Unilever posts rising 2017 profits of 6.5b euros
The Hague: Food and consumer products giant Unilever Thursday posted soaring 2017 profits of €6.5 billion ($8.05 billion), after a year of “major change” when it spurned a Kraft Heinz takeover bid. Net profit leapt 16.9 per cent on sales of €53.7 billion, up 1.9 per cent year-on-year, which chief executive Paul Polman said “demonstrates the progress we have made in transforming Unilever into a more resilient and more agile business”.

“We have delivered a good all-round performance with competitive growth,” he said in a statement.

The Rotterdam-based company, which owns more than 400 household brands including Dove, Knorr soups, Lipton, Magnum and Marmite, said on Thursday that after agreeing “to sell our global spreads business ... we expect to exit around the middle of 2018”.

Excluding spreads, sales reached €50.7 billion, an increase of 2.2 per cent over the previous 12 months.

Facebook booming even as time spent on it drops
San Francisco: Facebook on Wednesday reported a big jump in profits even though people are spending less time on the world’s biggest social network.

The company said its priority is to encourage personal interaction among users, rather than simply boost the number of hours they spend on Facebook.

Facebook said that profit in the final three months of last year climbed 20 per cent to $4.26 billion as both ad revenue and ranks of members grew. Revenue in the quarter leapt 47 per cent to nearly $13 billion, but expenses also rose as its ranks of employees grew to finish the year at 25,105 workers. The company said the number of monthly active users hit 2.13 billion in the past quarter, up 14 per cent from a year ago.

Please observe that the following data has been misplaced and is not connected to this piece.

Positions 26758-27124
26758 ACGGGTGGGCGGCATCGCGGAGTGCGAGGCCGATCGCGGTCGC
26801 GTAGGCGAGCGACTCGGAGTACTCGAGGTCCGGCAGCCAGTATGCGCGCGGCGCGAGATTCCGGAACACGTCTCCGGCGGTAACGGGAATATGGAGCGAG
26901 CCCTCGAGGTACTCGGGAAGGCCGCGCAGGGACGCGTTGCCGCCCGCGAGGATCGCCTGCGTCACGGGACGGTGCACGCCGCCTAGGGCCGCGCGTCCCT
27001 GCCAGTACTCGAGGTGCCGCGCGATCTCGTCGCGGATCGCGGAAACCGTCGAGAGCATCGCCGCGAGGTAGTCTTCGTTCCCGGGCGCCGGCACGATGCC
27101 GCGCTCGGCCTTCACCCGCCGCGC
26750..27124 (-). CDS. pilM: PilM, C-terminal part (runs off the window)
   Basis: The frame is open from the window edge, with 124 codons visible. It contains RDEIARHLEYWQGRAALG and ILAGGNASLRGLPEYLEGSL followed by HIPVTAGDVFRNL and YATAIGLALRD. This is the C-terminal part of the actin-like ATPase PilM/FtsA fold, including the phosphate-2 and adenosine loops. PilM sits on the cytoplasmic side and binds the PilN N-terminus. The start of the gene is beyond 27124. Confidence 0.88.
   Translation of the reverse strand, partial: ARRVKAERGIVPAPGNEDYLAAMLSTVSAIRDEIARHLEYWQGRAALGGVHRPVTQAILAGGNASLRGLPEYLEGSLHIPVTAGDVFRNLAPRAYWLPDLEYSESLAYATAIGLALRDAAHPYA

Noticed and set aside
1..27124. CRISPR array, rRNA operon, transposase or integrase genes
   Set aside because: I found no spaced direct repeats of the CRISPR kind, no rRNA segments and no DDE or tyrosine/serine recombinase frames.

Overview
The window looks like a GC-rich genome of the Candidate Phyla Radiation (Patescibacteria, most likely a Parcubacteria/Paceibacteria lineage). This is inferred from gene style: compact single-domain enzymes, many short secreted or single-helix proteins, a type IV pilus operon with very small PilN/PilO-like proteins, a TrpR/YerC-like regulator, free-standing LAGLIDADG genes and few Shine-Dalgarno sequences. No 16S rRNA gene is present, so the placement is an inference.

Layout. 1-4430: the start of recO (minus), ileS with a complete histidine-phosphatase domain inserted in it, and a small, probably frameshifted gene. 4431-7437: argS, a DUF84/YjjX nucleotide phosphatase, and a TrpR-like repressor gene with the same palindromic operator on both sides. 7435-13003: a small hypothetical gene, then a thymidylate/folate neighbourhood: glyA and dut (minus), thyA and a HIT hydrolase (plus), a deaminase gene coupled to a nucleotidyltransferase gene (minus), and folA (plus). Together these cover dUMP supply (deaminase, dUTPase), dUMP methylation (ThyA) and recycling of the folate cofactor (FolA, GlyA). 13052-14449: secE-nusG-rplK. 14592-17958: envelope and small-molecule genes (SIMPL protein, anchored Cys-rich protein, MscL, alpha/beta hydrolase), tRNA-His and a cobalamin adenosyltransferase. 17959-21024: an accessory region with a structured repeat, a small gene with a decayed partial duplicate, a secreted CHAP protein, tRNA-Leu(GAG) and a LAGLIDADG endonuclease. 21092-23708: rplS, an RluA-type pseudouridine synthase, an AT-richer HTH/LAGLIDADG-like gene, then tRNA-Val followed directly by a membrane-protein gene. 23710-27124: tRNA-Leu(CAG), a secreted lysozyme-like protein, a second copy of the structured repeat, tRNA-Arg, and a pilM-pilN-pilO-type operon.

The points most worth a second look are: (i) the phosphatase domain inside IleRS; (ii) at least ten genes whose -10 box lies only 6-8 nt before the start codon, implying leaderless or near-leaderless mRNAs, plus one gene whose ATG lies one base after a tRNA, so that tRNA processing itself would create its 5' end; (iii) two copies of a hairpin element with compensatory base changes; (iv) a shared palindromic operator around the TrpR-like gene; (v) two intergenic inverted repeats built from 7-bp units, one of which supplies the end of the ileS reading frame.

Co-founder Mark Zuckerberg said changes enacted by Facebook cut time spent on the site by some 50 million hours per day. But Facebook’s chief operating officer argued that having users engage more with friends’ posts could lead to further financial opportunities for the company.

Microsoft reports loss on tax charge
Bengaluru: Microsoft Corp reported a quarterly loss on Wednesday, hurt by a $13.8 billion charge related to US tax reform. The company posted a net loss of $6.30 billion, or 82 cents per share, in the second quarter ended December 31, compared to a profit of $6.27 billion, or 80 cents per share, a year earlier. Revenue climbed 12 per cent to $28.92 billion, including 98 per cent growth in Azure, Microsoft’s flagship cloud product which competes with rivals from Amazon.com Inc, IBM and Alphabet Inc’s Google.

Nokia widens losses in 2017
Helsinki: Nokia said Thursday that its net loss widened in 2017, but that underlying profits improved, enabling the Finnish mobile phone maker to raise its forecasts for the coming years as operators prepare to roll out new lightning-fast 5G technology. Nokia said in a statement that it booked a full-year after-tax loss of €1.49 billion ($1.8 billion) last year, nearly double the loss of €751 million in 2016. Revenues slipped by two per cent to €23.1 billion. But at an underlying level, Nokia was back in the black, turning in an operating profit of €16 million, compared with a loss of €1.1 billion a year earlier. Chief executive Rajeev Suri said he was “pleased that Nokia ended 2017 with a strong fourth quarter.”